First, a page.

The moments before the White Sox’ season opener Friday were emotional for shortstop Tim Anderson.
‘‘I tried not to shed too many tears because we are going through something where the world needs to change,’’ Anderson said Saturday. ‘‘But, you know, it speaks a lot of the guys that were right there in my corner. I am the only Black guy, so it was only right that I had to show my love. I had to support.’’
In support of Black Lives Matter, Anderson, first baseman Jose Abreu, designated hitter Edwin Encarnacion, right-hander Lucas Giolito, left-fielder Eloy Jimenez, center fielder Luis Robert and coaches Joe McEwing and Daryl Boston took a knee during the national anthem. Manager Rick Renteria and third baseman Yoan Moncada put a hand on Anderson’s shoulders, and Renteria and reliever Jace Fry went to one knee before the anthem.
Anderson appreciated the support and said Abreu approached him before the game and told him he was inhis corner.
‘‘We are all brothers and we all love each other, and I think it showed,’’ Anderson said. ‘‘They supported me through it all.’’
Anderson, who praised Major League Baseball’s response to the moment, said he won’t continue to kneel.
‘‘I feel like [Friday] was definitely big enough to actually spread the love that is needed,’’ Anderson said.
After being designated for assignment Thursday, right-hander Carson Fulmer was claimed by the Tigers. The Sox had hoped Fulmer would make it through waivers and remain in the organization, but that was not the case.
‘‘It’s unfortunate, obviously, because . . . Carson is a tremendous kid, an extremely hard worker,’’ general manager Rick Hahn said Thursday. ‘‘He’s filled — or attempted to fill — a variety of different roles for us over the years with varying degrees of success.’’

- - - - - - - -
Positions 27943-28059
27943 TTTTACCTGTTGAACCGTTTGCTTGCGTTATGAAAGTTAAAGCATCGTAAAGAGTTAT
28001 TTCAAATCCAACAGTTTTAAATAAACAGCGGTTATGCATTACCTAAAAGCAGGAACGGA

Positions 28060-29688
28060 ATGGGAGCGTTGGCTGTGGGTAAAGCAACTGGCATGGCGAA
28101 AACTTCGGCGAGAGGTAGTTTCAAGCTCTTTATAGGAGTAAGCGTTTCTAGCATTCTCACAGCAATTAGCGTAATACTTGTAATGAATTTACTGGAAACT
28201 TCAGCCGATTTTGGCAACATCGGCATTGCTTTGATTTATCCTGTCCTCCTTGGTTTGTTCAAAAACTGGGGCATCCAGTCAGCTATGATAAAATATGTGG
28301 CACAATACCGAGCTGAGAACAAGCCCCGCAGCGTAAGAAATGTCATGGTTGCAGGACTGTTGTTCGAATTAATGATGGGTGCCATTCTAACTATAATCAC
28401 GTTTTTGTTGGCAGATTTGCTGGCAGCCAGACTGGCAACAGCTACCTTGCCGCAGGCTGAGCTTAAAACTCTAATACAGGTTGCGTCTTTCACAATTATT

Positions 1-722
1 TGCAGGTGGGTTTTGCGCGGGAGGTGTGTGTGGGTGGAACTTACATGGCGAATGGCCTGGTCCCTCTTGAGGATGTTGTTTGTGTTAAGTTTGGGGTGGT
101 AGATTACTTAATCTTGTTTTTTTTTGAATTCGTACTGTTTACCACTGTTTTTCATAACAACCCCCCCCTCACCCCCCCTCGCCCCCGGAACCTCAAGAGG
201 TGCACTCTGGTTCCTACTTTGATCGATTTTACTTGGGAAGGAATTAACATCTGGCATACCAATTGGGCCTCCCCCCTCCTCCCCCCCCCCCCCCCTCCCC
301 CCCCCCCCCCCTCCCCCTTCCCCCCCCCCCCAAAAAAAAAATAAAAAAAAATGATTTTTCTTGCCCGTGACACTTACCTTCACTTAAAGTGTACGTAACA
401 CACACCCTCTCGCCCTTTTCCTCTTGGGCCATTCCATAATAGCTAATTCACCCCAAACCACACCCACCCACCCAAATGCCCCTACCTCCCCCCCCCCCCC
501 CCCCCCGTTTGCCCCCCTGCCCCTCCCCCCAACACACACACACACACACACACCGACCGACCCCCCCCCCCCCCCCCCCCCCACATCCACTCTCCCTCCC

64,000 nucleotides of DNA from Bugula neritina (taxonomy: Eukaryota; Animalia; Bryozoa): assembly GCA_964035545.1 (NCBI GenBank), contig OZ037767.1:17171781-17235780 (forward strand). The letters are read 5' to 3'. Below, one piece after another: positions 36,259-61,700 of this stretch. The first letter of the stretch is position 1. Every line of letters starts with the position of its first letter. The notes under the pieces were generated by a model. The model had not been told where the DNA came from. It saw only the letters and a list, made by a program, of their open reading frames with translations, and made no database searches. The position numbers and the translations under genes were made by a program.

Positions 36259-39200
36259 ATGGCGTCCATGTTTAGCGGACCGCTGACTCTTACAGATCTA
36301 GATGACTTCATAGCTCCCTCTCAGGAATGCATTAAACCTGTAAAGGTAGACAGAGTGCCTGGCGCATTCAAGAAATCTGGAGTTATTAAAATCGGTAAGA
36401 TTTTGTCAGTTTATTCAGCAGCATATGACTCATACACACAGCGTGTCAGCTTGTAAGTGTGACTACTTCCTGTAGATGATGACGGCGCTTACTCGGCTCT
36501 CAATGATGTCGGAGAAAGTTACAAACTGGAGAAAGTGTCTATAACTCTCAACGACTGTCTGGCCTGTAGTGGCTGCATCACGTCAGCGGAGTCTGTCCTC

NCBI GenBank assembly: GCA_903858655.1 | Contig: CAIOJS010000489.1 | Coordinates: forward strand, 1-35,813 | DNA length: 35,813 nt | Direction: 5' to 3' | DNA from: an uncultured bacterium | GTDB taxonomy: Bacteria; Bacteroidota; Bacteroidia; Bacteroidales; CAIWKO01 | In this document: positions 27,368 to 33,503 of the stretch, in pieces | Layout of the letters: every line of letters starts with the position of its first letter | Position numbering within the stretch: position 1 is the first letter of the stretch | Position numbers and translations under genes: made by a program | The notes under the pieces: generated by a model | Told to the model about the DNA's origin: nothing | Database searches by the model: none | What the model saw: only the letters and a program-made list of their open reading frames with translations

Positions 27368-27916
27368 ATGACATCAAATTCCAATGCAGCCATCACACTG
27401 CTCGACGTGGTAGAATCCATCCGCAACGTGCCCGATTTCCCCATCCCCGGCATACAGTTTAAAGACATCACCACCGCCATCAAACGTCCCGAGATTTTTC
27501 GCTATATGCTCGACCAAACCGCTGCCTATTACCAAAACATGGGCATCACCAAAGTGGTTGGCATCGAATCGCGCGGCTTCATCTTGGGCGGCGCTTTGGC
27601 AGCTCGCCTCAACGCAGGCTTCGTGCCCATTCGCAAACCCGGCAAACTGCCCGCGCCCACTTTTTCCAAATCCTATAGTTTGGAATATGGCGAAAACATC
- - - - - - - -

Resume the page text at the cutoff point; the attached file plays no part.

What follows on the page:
Fulmer, whom the Sox drafted eighth overall in 2015, was 6-9 with a 6.56 ERA in 51 games for them.
A Grandal day off
Catcher Yasmani Grandal didn’t play. Renteria said he wanted to get backup James McCann into the lineup and recognized Saturday was a good chance to get Grandal a breather.
The decision, Renteria said, gives him an opportunity to use Grandal on several consecutive days as the season ramps up.
‘‘I know he wants to be in there,’’ Renteria said. ‘‘I want to keep him fresh, and the opportunity for me to just give him [a rest] after we’ve just come off of this grind of the preparation to get everybody ready, today’s a perfect opportunity.’’
Right-hander Codi Heuer made his major-league debut Friday by throwing a scoreless ninth inning. Though his friends and family couldn’t be there, Heuer still shared moments with those closest to him, including an emotional voicemail from his dad.
‘‘He said: ‘That was awesome to watch you play. It’s such a long road to get here and a lot of hard work. You deserve it,’ ’’ Heuer said. ‘‘It means a lot, especially coming from my old man. I wouldn’t be here without him, like I said. So that was nice.’’
Right-hander Jimmy Lambert made his first big-league appearance Saturday, pitching the ninth to finish the game.